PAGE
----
Should I build my own fence?

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Old 05-16-08, 07:17 AM
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Should I build my own fence?

I need a fence for privacy on one side of my yard. I'm thinking minimum 6' high then maybe 18" - 24" of lattice on top of that. length is 50 - 75 feet. Problem is I really can't afford to do anything right now.

1- Do you have any idea how much I should budget for this project?

2-Can you direct me to anyplace on the web that might show how it's done?

3- can I plant the wood posts in the ground or should I plan on concrete footings? If I'm making it myself, could I make the posts of PT stock and just stick 'em in the ground?

4- how deep should I plan to bury my posts? Is it half/half? 1/3 - 2/3? 2/3-1/3?

A few years ago, I saw an excellent article in some woodworking magazine about building your own fence (and it's pretty much what I described above), so that's what planted the seed. Since then a neighbor expanded their house and now they are right on top of us. so it's time for a fence.
 
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Old 05-16-08, 08:41 PM
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your wood fence

So you want to have a fence with 6' of solid material on the bottom and an additional 18-24" of lattice material on top...?
As much as I am not for the idea of cementing wood posts, your having a fence as high as 8' would make cement a good option. That high you would be dealing with a lot of stress from wind. Having a good strong cemented post would give your fence a better chance at withstanding the force of the wind against your fence.
As for building it , I would say sure... But for the bottom sections you would probably be better of buying a 6x8 solid panel of choice then go out and buy 4x8 sheets of lattice material and frame it out with 1x2" framing board. Preferrably the same type of wood that the lattice is made of. Cedar would be easy to work with , but costly.
The posts should be set in a minimum of 30" but better would be the full 36".
I would suggest your only using 18" of lattice , plus the 6' of solid board totalling 7'-6" in height. This would allow you to buy 4x4x10' which are more common in lumber yards. Plus this would allow you to sink the entire balance of post in the ground not having waste in wood post.
If you choose to go for the full 8' in height I would definitly assume your using a 4x4x12' post .

As for cost... That depends on your choice of wood... and the market price in your area.
And as for directions.. you could probably find a good book in Home depot, lowes, and or your local book store.
Then again , right here on dyi.com

Good luck
 
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Old 05-16-08, 08:59 PM
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obbay,

BEFORE you do anything like this, check with your local bldg. dept.

Where I'm at, ANY fence over 6' tall has to be engineered. That is opening up a can a worms, as well as adding a lot of $$ to the project.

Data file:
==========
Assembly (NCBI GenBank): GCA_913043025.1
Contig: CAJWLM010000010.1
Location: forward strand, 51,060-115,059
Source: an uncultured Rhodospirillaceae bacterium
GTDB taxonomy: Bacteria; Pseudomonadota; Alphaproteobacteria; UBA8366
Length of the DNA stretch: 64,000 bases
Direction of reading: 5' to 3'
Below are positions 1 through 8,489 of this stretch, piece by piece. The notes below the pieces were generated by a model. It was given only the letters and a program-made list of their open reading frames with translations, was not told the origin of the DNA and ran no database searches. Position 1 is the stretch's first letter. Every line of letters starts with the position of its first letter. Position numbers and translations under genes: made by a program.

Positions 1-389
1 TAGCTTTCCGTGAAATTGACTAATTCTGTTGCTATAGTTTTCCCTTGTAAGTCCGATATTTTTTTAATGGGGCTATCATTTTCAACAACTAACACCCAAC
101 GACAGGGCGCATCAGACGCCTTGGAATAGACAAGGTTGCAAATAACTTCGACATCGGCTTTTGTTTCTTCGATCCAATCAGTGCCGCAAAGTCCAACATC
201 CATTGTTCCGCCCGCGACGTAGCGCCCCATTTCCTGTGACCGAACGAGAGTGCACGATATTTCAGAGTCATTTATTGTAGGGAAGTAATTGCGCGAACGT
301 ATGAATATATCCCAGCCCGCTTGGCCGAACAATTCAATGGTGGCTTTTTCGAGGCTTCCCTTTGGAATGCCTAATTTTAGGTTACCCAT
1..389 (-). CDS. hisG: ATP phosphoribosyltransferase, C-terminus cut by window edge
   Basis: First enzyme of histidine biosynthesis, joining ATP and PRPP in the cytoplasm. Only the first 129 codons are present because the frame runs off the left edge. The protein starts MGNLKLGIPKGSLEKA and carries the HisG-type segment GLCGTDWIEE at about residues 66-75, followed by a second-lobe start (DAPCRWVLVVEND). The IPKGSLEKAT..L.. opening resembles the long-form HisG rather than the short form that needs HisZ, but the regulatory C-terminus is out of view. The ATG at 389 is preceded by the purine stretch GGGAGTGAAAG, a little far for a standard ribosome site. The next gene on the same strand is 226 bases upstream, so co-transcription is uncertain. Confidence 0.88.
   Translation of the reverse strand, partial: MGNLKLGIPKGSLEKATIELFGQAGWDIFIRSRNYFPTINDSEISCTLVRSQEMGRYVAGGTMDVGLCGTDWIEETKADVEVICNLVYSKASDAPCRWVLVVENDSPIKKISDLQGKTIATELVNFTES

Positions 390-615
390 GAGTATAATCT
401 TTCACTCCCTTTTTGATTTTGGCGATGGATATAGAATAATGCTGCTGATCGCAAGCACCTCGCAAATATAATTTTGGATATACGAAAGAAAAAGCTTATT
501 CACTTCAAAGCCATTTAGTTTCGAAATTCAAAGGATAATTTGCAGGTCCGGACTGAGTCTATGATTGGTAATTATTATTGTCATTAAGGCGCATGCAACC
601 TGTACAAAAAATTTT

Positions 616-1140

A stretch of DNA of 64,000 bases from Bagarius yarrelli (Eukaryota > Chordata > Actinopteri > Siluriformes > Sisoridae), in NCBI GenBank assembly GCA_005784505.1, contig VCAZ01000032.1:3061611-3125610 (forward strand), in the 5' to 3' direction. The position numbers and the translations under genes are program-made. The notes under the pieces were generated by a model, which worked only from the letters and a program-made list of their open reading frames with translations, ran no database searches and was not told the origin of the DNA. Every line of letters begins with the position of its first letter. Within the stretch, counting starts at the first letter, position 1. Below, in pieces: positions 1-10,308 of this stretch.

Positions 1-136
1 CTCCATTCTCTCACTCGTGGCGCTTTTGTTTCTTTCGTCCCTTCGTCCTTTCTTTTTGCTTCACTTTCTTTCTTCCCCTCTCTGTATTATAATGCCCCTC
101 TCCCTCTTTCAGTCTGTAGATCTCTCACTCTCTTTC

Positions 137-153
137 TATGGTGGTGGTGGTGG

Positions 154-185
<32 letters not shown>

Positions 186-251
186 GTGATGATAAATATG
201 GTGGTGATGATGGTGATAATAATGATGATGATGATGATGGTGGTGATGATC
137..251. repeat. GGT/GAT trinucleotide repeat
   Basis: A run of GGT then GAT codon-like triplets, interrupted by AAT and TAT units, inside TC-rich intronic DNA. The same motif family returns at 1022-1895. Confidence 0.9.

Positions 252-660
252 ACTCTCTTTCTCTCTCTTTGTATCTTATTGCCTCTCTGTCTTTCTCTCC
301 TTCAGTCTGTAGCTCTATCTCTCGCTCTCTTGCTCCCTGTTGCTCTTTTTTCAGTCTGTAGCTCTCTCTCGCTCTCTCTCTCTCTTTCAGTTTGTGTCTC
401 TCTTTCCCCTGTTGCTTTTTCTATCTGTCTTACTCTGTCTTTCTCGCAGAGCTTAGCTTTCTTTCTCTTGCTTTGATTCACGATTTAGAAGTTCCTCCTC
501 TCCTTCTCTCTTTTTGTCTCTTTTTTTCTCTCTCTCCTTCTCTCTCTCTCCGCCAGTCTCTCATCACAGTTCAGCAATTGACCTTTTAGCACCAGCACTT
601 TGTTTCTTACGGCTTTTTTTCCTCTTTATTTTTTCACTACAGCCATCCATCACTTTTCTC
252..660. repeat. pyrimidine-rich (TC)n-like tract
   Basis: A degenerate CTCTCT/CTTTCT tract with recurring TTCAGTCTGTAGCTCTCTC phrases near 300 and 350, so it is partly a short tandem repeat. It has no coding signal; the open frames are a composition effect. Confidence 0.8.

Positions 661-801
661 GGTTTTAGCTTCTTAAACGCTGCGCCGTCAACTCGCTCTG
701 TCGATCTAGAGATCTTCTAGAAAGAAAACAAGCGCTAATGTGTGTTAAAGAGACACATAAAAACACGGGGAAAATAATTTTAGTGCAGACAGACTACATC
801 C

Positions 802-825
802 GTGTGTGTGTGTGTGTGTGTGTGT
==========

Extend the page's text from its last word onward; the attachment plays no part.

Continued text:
Here, a fence at 6' or less doesn't even require a permit.
 
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Old 05-17-08, 04:24 AM
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And being in Boston, you are probably on just a stringent codes as the left coast areas.
 
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Old 05-17-08, 06:44 AM
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Also check you local codes. Fences are often limited in maximum height depending on where it is located. 4 ft high in the front of the house, 6 ft high on the sides of the proerty and 8 ft high across the back of the lot only. At least that is the way the codes are written around here.

You also want to check on the orientation of the fence. Many times the "finished" side of the fence needs to face away from your property. The side with all the posts and cross members would then face toward your property.

Your costs will vary depending on what type of fence you build. If you were looking at a fence design in a woodworking magazine, most likely it is of a custom design. If the fence is designed to look finished on both sides, it will add to both materials and time involved in the build. A double sided 8 ft high fence I built last year cost me $127 per 8 ft wide panel section just for the materials . We used appeance grade PT 1x6 S4S instead of rough cut pickets.
 
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Old 05-18-08, 09:28 AM
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Thanks everyone, I'll check the local building requirements before I go any further.
Some excellent info here, Thank you all very much!

BTW- czizzi, $127/8'-0" section doesn't sound bad. I saw Walpole Woodworkers arbors starting at like $1700 and figured I was screwed!
 
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Old 05-20-08, 03:17 PM
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Walpole

Walpole, A very nice selection of materials, for the most part in a league of their own... But definitely not a factor that anyone should use towards pricing any typical fence, arbor, or pergola.

But yes, they do have nice material.
 
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Old 05-20-08, 03:28 PM
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obbay,

I don't use pre-fabbed panels. They are totally unforgiving as far as setting your post spacing and for having to compensate for changes in level (if your lot has a slope to it or a high or low spot someplace in the run).

And I've never been impressed with the quality of the material put in them either. I'd just much rather pick my own.
 
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